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News from the Votemaster

Kennedy's Death Leaves HELP Committee Chairmanship Vacant     Permalink

Ted Kennedy's death creates a vacancy at the top of the Senate Health, Education, Labor, and Pensions committee, which he previously chaired. Next in line is Sen. Chris Dodd (D-CT). However, to take this chairmanship, Dodd would have to resign as chairman of the Senate Banking Committee. So he has to choose which committee he wants to run.

His choice is complicated by his own electoral predicament. His approval rating in Connecticut has fallen in recent months due to a widespread perception that he hasn't come down very hard on the bankers who caused the economic crisis, and has done nothing to reign in outlandlish salaries. Many people feel that having the taxpayers give hundreds of billions of dollars to the banks and then have them spend billions to give bonuses to the bozos whose incompetence caused the crisis is intolerable. It is one thing to lavishly reward successful executives for outstanding performance but something else to reward them equally well with taxpayers' money for abject failure. As a consequence of Dodd's lack of action, he is facing his first serious election challenge in 2010, possibly from former representative Rob Simmons (R), although Simmons will face several primary opponents. And Dodd has been in the news for getting a sweetheart deal on a mortgage from a company his committee oversees, although the Ethics Committee has cleared him of any wrongdoing. In addition, Dodd has been diagnosed with prostate cancer.

As a result of all this, Dodd may prefer running the HELP committee, which will allow him to take credit for a successful health insurance reform bill although he will have to butt heads with Sen. Max Baucus (D-MT), chairman of the Senate Finance Committee, which is drawing up its own bill. Dodd is fairly liberal and Baucus is fairly conservative so it would be a bad start for Dodd to lose his first fight as HELP chairman.

If Dodd indeed chooses for HELP, Sen. Tim Johnson (D-SD) is next in line to chair the Banking committee. However, Johnson suffered a cerebral hemorrhage in Dec. 2006 and may not feel up to the job of taking on the banking industry. If he wants the job, majority leader Harry Reid said he can have it. However, if Johnson declines, next in line is Sen. Jack Reed (D-RI), one of the most liberal members of the Senate and someone who might well take on the banking industry.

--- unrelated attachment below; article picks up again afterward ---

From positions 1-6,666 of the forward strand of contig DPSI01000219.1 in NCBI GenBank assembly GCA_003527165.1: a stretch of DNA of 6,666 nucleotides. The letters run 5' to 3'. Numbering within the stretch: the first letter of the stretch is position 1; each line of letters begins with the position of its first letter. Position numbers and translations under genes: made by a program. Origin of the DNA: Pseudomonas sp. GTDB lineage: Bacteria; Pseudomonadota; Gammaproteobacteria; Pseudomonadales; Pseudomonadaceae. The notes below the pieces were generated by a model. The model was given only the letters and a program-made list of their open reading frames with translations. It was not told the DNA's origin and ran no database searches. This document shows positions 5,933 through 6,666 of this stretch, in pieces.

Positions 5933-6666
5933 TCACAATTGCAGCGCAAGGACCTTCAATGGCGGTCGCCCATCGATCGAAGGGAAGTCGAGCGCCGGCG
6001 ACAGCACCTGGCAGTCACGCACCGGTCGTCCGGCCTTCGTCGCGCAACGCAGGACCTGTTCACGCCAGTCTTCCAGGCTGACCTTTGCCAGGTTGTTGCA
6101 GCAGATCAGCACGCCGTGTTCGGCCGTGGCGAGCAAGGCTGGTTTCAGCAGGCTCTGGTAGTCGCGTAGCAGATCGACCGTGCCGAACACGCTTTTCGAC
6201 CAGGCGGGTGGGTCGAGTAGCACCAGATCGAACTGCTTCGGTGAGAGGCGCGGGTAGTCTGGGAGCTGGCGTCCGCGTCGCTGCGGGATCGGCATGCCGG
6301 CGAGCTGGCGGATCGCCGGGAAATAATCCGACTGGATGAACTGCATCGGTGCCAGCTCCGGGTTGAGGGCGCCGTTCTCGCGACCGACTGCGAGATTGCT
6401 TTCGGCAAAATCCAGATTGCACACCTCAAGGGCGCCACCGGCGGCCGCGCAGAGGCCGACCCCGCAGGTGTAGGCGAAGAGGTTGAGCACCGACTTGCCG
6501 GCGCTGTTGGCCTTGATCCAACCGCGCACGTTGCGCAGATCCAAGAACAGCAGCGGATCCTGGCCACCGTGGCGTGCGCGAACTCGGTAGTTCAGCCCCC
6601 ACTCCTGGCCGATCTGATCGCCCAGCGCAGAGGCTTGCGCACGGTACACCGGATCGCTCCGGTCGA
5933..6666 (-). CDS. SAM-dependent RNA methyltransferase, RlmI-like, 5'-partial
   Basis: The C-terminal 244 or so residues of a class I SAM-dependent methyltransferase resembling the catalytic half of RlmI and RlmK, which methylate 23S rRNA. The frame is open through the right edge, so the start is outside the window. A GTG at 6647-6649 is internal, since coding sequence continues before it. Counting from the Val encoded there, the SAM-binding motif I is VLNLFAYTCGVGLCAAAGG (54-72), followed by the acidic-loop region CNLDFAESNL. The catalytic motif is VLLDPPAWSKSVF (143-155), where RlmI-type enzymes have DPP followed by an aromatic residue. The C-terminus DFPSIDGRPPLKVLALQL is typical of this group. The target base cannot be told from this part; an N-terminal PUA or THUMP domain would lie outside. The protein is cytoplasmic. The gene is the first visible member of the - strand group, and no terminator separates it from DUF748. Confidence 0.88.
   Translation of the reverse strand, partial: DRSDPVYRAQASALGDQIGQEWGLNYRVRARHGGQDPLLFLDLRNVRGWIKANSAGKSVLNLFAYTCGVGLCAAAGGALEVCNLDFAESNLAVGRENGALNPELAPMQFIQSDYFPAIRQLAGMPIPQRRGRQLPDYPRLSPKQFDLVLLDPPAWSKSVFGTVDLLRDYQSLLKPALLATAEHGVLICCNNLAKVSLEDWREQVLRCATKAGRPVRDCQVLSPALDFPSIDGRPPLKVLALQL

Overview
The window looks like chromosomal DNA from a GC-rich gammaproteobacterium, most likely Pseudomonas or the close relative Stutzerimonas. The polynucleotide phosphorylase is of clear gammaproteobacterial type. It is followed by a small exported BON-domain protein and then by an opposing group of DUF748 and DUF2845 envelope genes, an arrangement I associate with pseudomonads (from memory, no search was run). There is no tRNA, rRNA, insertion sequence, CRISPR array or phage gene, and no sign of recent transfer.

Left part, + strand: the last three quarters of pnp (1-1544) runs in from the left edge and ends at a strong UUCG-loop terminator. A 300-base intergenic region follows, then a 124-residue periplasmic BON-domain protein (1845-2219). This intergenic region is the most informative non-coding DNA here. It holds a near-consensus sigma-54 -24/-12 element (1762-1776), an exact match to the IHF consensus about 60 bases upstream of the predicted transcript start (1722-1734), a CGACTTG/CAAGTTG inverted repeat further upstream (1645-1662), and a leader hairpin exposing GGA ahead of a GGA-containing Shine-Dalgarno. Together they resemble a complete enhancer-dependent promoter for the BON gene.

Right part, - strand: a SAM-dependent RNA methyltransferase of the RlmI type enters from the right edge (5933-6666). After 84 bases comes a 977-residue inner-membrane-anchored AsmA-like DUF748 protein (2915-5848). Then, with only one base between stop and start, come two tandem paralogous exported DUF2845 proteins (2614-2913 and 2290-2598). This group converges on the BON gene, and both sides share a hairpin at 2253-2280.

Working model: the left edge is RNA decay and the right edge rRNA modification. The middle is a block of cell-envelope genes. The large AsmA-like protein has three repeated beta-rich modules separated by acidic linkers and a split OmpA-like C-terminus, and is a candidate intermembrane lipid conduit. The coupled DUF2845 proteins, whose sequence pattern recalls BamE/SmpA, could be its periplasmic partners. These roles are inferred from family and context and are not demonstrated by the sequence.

Of course, Dodd also has the option of staying put at the Banking committee. If he does that, then next in line at HELP is Sen. Tom Harkin (D-IA). But to accept that chairmanship, Harkin would have to give up his chairmanship of the Agriculture Committee, something he would be hesitant to do given the importance of agriculture in his home state of Iowa. If he passes, the new HELP chairman would be Sen. Barbara Mikulski (D-MD), a feisty liberal from Maryland. So depending on what Dodd, Johnson, and Harkin do, we could have quite a different lineup in the Senate shortly.

Melancon Running Against Vitter     Permalink

Rep. Charlie Melancon (D-LA), has announced that he is running for the Democratic nomination to take on Sen. David Vitter (R-LA), the only Republican ever elected to the Senate from Louisiana since direct election of senators began almost 100 years ago. He is also the only senator ever to appear on the D.C. Madam's list of frequent flyers. In most states, visiting prostitutes does not affect your political career for the better (see: Spitzer, Eliot), but Louisiana has a famous live and let live attitude. Still Melancon is a serious challenger. In the category of less serious (but much more fun) challengers, we have porn star Stormy Daniels, who is toying with the idea of running. She has no problem with Vitter's extracurricular activities, but is incensed by his hypocrisy in campaigning on family values but not applying them to his own life. She hasn't announced a formal candidacy yet (but she did set up an exploratory committee and is touring the state). She also hasn't said if she is a Democrat or a Republican. If her goal is to inflict maximum damage on Vitter, declaring as a Republican and forcing him into a primary that will get a lot of news coverage is clearly the way to go. There is little point in challenging Melancon, but who knows. As an aside, in the election to replace the recalled Gov. Gray Davis (D-CA) in 2003, another porn star, Mary Carey, came in 10th out of 135 candidates. But that was just a PR stunt. If Daniels runs, she is doing it for a clear political reason: to embarrass Vitter. If she somehow were elected, Louisiana would become the fourth state with two women senators (after Washington, California, and Maine).

Melancon will thus not run for his current House seat in LA-03. The district is R+12, which means that it is a virtual certainty that the Republicans will pick up the seat.

Douglas Bows Out of Gubernatorial Race in Vermont     Permalink

While the Democrats will probably lose LA-03, they will now probably win the governorship of Vermont, a reliably blue state, now that Gov. Jim Douglas (R-VT) has said that he will not run for a fifth two-year term. The Democrats have a very deep bench here and there could be a primary to determine who the nominee will be. The Republicans have almost no bench and have little chance of winning unless the Progressive Party puts up a very strong candidate and siphons off enough Democratic votes to prevent the Democrat from getting 50%, in which case the legislature elects the governor. But any Democratic candidate can counter this threat by moving to the left. That does no harm in Vermont. After all, one of the state's senators, Bernie Sanders, is an avowed Socialist.

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